“Cause they can’t shoot artists.”
“What?”
“They starve ’em instead.”

— excerpt from my 2006 novella, Where Ladybugs Go to Die

Where Ladybugs Go to Die

Tagged , , , , , , , , , , , , , , ,

All The Smart People I Know Don’t Have Children

villagedamned[1]

What would they do with them?

Happily murder and warp and pervert them into three legged jungle gym monsters, putrid little hyenas on hind legs with credit cards and shoot em up with knowledge of stocks and bonds and baseball averages and when to say which curse word & when not to?

Who has time for this?

Even scarier: Who wants time for this?

Can’t we fix the crooked sign above the altar first?  Clean up some shop a bit, kick a little ass & get the crooked rooked regogos out first??

Can’t we at least let all the children who are children be children first & let them grow up before we implore & ingratiate this planet with more fucking kids??

Can’t we give it a rest, just sterilize maybe two or three billion males for a generation or so.  Wouldn’t you want to be able to make love & not worry?  Don’t you miss sexual abandon?  Wouldn’t it be nice to not care?  You could feed the starving babies & we could all take time to get to know one another…That’s a lot of work, isn’t it?

Or are you that egotistical that you need to spill your own seed?

(“It’s not that I dislike children – it’s what they might become. If I had to bear witness to my child’s lack of success I’m not sure I’d be able to handle it. I barely handle my own.”)

*

My greatest fear would be to have to explain to my child how to lie.  I’m not sure I’d be able to handle it.  I mastered it early, by observing the sweltering pain & bile festering in my parents’ eyes.

And now children take to these masks like an inchworm making its way across the Last Leaf.

Birth.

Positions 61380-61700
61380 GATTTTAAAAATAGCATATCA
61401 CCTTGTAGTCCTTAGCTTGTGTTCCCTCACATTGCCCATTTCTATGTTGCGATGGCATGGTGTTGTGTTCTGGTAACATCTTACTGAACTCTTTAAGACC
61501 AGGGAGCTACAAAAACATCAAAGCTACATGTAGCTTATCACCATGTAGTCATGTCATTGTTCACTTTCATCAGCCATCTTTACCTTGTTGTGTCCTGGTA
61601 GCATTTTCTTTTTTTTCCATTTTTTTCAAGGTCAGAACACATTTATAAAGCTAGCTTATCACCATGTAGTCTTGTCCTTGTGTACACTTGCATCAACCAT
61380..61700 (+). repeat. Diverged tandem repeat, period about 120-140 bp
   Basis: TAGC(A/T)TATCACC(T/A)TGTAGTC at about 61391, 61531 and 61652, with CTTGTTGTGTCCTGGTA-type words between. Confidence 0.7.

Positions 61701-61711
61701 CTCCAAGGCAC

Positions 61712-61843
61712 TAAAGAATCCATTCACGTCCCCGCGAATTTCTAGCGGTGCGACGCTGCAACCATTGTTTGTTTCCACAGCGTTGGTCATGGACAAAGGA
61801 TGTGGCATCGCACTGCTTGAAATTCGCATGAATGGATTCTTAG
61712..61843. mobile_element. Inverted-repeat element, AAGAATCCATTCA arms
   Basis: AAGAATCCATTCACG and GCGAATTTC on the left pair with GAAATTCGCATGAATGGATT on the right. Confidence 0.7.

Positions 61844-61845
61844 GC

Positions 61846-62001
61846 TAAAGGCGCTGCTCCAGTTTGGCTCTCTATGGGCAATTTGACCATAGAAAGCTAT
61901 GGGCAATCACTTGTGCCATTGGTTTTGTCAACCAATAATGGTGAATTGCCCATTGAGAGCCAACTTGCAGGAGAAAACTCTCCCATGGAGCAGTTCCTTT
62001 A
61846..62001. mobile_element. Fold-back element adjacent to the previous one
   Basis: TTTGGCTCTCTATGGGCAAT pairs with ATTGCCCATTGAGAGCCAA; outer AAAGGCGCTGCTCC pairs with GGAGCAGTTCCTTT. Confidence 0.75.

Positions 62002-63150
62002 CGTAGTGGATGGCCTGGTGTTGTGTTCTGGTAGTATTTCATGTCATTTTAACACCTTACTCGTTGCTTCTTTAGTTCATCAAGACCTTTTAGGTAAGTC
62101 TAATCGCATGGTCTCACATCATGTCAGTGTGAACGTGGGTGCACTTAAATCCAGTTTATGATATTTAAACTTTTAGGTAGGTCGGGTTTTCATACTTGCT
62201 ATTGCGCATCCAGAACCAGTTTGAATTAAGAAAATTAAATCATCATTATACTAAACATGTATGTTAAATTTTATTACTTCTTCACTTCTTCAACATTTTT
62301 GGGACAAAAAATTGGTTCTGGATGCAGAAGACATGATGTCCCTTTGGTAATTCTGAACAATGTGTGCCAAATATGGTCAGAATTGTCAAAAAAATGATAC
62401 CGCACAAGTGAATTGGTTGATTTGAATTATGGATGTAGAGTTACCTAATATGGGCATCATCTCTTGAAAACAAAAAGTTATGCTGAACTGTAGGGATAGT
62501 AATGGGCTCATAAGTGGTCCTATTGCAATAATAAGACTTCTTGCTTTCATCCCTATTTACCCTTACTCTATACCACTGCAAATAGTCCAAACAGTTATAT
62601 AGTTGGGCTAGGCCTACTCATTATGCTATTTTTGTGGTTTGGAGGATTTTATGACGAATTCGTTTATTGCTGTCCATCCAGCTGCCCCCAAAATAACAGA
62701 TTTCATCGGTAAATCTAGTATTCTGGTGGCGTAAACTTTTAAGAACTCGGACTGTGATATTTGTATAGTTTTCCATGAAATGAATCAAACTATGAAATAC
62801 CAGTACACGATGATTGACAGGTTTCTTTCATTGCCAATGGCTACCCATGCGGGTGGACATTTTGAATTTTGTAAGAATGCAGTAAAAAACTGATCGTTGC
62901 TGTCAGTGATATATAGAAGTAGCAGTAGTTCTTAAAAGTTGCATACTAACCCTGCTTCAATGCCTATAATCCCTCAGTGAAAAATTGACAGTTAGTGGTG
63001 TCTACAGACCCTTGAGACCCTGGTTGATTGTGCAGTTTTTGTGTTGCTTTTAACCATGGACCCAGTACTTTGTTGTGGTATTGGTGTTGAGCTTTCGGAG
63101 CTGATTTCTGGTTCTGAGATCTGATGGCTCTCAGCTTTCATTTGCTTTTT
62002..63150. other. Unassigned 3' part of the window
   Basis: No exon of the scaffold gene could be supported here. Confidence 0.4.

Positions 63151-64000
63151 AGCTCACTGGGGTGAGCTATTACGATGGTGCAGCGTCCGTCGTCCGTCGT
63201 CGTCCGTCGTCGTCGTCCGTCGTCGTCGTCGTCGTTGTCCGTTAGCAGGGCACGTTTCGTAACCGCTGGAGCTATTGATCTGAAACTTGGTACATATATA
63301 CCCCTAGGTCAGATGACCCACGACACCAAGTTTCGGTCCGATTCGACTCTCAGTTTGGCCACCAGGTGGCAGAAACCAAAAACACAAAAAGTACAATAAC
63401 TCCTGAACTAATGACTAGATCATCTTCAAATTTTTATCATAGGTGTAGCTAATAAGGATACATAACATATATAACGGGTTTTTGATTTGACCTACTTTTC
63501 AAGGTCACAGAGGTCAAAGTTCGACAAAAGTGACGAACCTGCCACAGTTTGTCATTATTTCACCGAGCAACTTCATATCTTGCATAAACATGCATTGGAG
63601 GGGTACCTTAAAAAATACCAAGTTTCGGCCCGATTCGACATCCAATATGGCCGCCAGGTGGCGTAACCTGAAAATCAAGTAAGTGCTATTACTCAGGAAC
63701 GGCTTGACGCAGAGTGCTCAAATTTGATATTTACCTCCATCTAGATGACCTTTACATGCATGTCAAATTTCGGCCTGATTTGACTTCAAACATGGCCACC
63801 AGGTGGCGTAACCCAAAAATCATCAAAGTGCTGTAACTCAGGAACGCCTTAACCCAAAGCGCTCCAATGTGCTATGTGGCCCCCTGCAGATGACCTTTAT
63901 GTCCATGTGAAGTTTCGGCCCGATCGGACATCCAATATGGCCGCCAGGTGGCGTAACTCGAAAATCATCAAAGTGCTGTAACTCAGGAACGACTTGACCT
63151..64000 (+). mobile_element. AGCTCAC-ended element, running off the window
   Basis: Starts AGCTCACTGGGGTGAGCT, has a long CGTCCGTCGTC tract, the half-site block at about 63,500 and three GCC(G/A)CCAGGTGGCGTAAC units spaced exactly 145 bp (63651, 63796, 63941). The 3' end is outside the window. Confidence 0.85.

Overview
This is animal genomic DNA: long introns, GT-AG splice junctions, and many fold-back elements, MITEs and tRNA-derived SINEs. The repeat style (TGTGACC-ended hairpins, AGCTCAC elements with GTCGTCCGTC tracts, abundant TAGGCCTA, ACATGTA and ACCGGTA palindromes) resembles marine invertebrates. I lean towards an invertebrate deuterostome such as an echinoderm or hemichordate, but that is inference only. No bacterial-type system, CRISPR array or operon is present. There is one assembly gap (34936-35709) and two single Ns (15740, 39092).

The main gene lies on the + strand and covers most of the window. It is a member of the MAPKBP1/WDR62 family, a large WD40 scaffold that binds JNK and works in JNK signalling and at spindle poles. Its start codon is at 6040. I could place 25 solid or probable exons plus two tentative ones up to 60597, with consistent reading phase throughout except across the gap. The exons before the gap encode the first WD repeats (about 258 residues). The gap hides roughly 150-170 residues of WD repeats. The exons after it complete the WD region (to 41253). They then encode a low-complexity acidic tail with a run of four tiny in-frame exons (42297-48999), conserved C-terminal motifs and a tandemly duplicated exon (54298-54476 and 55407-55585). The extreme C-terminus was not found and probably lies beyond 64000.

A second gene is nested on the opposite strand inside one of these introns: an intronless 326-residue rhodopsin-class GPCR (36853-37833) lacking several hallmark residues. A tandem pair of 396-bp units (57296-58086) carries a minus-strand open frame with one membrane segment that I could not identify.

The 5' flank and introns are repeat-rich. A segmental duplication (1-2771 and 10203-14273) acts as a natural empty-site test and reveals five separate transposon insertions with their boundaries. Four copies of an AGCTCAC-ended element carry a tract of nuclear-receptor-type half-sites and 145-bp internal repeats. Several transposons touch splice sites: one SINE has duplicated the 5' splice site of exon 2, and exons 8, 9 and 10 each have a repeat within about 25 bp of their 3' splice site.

Money.

Talk.

Money.

Family.

Money.

Walk.

Money.

School.

Pool.

Summer camp.

Satan, Santa

Blue Jean crews.

High School.

College.

MONEY.

MONEY.

MONEY.

Madness. Sheer madness. That’s all it is…I sometimes wake up from a deep-sleep & ask myself “Is this all worth it?” Then I ask “What the hell IS this?” And I can’t make sense of the sloppy eyes & dumb mouths carving out slings to wear upon their hearts

& all I think is “There were no slings for hearts when hearts beat & bled or bowed & stood” And I ask the College boy who just got home last summer–I ask him when I pass him and his girlfriend on the stoop: “You ready, College boy?” “For what?” “For all THIS.  You ready?” And he doesn’t answer. And my heart (which never had an aspirin nonetheless a sling) twists for this kid and his doe-eyed girlfriend tugs at him begging for an answer

& I try to send a message but my lashes aren’t long enough & she mistakes my popping sockets for some wild-eye battle cry

& now I have to break the cool & say straight out (cause no one knows how to READ anybody anymore): “He’s got time to answer.  And when he can’t–he’ll figure it out.  Just don’t beat him up about it.  Learn the word ‘Tragedy’ first, and understand that we’re just here to be abused. Walk in the direction of oncoming traffic & always be kind to a lame horse.  For if you’re as sensitive as he is–they’ll get rid of you, too…it just may not be as quick. If it is–they will not forgive the man who’s quick to dis-assemble.”

She shies me away, He doesn’t look in my eye–so he missed it when I rubbed out all the pennies declared and the sleep that will not go away.  “This is important,” she says, and she turns up the volume on their computer screen to watch the latest News Crawl…

“No need for drugs anymore. All you have to do is turn on the TV.   Although I doubt you’ll learn as much about yourself.”

In truth, I didn’t know what to say.  She was cute & reminded me of my first crush, he was lanky and awkward and prettier version of how I might have looked at eighteen with a Caesar and basketball hands.  He was being sent to Tennessee in two days.  From there, he’d go into Iraq.  He was old enough to be my son.  Once he even tried to act like one – he knocked on the door & asked my Lady if he could ask me some questions about Shakespeare since I “speak so good,” & could I help him with his term paper?